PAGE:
There is something about bright lights and loud noises that attract the child in all of us. And when they come from the heavens, they're fodder for even our adult selves.
Take meteor showers, for example.
Over the weekend, the Lyrids made their annual spin through the local skies, igniting the usual flashes, as they've done for some 2,600 years. This time, they also seemed to have caused an explosive boom heard in some parts of California and Nevada.
This year's show was a bit more spectacular than in the past, because the moon was in a new phase -- meaning the sky was darker than usual, creating a nice, rich background that showcased the celestial sparks. The peak of fun was over the weekend, but there's likely to be some more activity over the next few days.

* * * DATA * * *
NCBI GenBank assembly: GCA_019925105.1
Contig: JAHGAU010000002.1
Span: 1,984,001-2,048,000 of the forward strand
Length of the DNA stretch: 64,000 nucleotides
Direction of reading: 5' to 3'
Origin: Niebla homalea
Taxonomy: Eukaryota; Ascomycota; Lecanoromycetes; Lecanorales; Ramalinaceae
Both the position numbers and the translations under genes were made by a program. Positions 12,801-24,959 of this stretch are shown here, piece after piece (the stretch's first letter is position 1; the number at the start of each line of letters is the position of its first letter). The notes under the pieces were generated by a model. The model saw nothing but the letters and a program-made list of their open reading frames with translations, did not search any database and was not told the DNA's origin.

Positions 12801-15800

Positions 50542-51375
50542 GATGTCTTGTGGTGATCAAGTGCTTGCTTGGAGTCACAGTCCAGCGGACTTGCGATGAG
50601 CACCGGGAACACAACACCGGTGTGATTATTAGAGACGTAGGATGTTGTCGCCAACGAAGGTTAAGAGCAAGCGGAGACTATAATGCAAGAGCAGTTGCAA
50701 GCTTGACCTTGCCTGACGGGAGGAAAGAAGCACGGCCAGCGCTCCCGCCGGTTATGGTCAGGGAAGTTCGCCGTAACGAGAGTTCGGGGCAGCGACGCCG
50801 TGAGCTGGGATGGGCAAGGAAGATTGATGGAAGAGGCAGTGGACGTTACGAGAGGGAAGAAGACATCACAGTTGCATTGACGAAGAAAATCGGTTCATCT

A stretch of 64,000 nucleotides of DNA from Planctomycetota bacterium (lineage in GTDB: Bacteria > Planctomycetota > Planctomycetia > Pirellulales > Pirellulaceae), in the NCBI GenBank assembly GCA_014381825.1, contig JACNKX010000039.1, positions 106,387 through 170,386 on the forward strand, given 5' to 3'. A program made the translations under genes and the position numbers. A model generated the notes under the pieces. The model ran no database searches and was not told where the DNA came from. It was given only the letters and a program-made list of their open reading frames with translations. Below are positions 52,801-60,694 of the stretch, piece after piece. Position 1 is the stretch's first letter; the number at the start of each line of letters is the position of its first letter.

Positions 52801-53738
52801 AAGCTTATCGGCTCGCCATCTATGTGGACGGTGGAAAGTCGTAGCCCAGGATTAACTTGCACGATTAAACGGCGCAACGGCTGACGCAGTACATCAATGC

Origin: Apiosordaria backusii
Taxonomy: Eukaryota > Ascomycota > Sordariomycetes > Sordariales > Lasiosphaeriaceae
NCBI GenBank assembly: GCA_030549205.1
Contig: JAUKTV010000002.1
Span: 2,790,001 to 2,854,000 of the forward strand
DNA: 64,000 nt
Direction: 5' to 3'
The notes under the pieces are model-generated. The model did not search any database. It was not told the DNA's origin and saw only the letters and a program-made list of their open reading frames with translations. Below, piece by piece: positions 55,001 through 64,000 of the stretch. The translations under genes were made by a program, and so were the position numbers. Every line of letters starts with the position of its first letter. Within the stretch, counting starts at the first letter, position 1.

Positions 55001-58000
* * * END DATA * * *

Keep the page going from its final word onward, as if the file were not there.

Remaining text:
The lights will be sporadic and well below the spectacle level of the weekend, but keep this general meteor-watching principle in mind: Visibility varies with location, brightness of other astronomical phenomena, and the level of pollution from light sources (such as human activity in cities).